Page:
“The spatial index performs a tessellation process for that object. The tessellation process fits the object into the grid hierarchy by associating the object with a set of grid cells that it touches (touched cells). Starting at level 1 of the grid hierarchy, the tessellation process proceeds breadth first across the level. Potentially, the process can continue through all four levels, one level at a time.

The output of the tessellation process is a set of touched cells that are recorded in the spatial index for the object. By referring to these recorded cells, the spatial index can locate the object in space relative to other objects in the spatial column that are also stored in the index.

- Spatial Index Overview (Sorry, it's another heavy read!).

This method of indexing means that if you perform a query to retrieve items within a distance around a point and that distance is very small compared to your whole data set, it can rule out most cells in the index and not have to measure the distance between points in those cells speeding up your query.

If you are unsure about the cells and level density you can select geography/geometry auto grid and it will decide the bounding box and grid density for you. 

Performance (and why you should be careful with indexing)

I began by testing with 10,000 postcodes in my database, however this wasn’t enough for me to prove that indexing vs. not indexing was beneficial to performance because every test I ran returned in under a second. I then went a bit over the top and imported the almost 1.8 million UK postcodes into my database for some real performance testing! (1,786,365 to be exact).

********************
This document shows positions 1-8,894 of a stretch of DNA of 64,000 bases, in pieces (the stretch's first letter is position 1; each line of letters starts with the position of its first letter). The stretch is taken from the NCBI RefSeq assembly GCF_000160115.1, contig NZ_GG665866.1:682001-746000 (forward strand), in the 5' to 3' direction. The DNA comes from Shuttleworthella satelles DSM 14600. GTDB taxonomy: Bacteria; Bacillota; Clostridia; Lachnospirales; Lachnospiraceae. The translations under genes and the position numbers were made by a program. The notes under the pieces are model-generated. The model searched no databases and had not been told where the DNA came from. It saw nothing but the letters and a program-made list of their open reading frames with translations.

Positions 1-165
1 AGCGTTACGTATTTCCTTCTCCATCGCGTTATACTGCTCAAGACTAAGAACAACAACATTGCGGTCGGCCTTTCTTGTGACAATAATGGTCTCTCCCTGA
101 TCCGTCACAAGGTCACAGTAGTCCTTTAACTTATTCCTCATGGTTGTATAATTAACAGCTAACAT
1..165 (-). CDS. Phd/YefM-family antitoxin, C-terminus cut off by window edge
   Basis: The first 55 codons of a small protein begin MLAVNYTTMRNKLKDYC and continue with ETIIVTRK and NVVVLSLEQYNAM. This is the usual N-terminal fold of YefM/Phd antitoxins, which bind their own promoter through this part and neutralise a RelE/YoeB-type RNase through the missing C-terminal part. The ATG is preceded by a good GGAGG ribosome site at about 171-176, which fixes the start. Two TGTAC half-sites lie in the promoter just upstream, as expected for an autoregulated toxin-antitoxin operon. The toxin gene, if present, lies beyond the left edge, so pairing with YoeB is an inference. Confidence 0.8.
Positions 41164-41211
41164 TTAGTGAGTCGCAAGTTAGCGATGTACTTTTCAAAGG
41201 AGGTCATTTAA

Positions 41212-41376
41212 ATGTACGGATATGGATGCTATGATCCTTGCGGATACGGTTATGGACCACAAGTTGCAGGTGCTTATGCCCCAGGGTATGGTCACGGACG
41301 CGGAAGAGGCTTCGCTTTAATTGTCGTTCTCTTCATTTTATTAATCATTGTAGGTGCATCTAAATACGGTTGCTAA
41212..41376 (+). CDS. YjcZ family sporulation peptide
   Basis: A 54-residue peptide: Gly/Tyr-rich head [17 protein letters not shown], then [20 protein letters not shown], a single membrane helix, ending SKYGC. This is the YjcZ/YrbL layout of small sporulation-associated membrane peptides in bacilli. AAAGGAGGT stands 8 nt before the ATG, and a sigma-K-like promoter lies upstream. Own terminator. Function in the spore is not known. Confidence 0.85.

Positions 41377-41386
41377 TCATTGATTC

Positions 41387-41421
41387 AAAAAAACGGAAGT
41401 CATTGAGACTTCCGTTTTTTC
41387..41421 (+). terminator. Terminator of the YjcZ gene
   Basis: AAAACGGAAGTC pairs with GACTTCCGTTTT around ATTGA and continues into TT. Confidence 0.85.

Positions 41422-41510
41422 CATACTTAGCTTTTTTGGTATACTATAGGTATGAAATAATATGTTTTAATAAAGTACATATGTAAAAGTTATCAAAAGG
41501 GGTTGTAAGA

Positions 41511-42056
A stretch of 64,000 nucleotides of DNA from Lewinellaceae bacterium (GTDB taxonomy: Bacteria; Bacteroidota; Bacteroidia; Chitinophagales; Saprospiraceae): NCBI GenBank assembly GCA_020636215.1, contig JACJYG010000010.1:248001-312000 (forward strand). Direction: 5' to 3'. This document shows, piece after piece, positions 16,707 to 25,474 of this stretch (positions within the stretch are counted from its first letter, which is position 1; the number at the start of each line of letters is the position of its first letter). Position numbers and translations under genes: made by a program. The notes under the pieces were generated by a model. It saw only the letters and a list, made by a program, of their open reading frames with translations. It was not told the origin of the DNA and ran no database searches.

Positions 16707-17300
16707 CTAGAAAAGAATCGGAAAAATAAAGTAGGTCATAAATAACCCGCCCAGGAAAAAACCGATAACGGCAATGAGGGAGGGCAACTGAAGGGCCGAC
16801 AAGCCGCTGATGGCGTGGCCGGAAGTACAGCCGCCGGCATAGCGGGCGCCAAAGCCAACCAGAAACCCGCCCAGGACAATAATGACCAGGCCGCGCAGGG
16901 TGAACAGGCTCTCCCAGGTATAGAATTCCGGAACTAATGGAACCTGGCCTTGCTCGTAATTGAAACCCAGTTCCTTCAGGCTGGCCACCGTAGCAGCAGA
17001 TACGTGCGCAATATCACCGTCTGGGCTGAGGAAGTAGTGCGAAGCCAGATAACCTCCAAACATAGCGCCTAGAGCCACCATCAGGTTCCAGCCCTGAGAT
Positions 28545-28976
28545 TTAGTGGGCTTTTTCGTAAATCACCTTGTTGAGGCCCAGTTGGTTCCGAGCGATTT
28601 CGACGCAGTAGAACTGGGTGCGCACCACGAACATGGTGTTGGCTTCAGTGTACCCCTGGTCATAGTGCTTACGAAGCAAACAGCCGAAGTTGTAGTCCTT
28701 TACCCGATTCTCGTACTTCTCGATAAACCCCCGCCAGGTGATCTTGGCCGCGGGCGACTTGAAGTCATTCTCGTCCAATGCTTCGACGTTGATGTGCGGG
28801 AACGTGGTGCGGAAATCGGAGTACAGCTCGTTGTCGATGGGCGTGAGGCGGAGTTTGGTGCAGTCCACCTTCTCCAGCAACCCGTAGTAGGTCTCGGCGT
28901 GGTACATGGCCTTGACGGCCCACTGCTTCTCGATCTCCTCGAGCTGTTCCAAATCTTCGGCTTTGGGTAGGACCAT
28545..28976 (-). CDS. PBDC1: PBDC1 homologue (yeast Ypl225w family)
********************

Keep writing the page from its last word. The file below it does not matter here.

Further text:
As you can see from the graph above, this gave some more tangible results. For all tests, I returned the postcode, lat, long and distance between the two points and the index I used was the geography auto grid so I didn’t customise the configuration at all.

This testing shows that you need to consider how your index should be configured as well as how you will be querying your data. If you will be searching through small subsets of your dataset (e.g. 25 km across the whole of the UK), you will see an efficiency gain with an auto grid index. If you are constantly searching through large sections of your data you may be better off with a custom index configuration or no index at all, as this significantly increased the efficiency of the large search area queries I ran. 

It is however worth noting that this is with a very large amount of data and only using the auto-index, it is more to demonstrate that there isn’t a ‘one size fits all’ approach. You will have to test with the type of data you are storing, the types of queries you are running and the size of your data set. 


This is a repo demonstrating this example. It wasn’t originally meant to see the light of day as it was just a proof of concept so apologies in advance if anything is unclear. You’ll see I’ve used a few different tools to set this up; Umbraco 13, Leaflet.js to plot results on a map on the front end and to retrieve location data. 

I used Dapper to execute SQL queries mainly because I’d not used it before and I wanted to try it, but this could be switched out with an ORM of your choice. Dapper is a nice, lightweight ‘micro-ORM’ with no configuration needed so great if you are just executing parameterised SQL. 

If you’d like a copy of the database with every UK postcode to test out or have any questions, feel free to get in touch!

Jack Chamberlain

Jack joined the world of Umbraco after a brief foray into air traffic control. Enjoying an end to shift work and with a new found passion for development Jack's spent 3 years working as an Apprentice, Developer and is now a Senior Developer at Initials CX. In his spare time Jack is desperately attempting to train his 1 year old golden retriever, enjoys playing video games and has found a recent hobby tinkering with his coffee machine.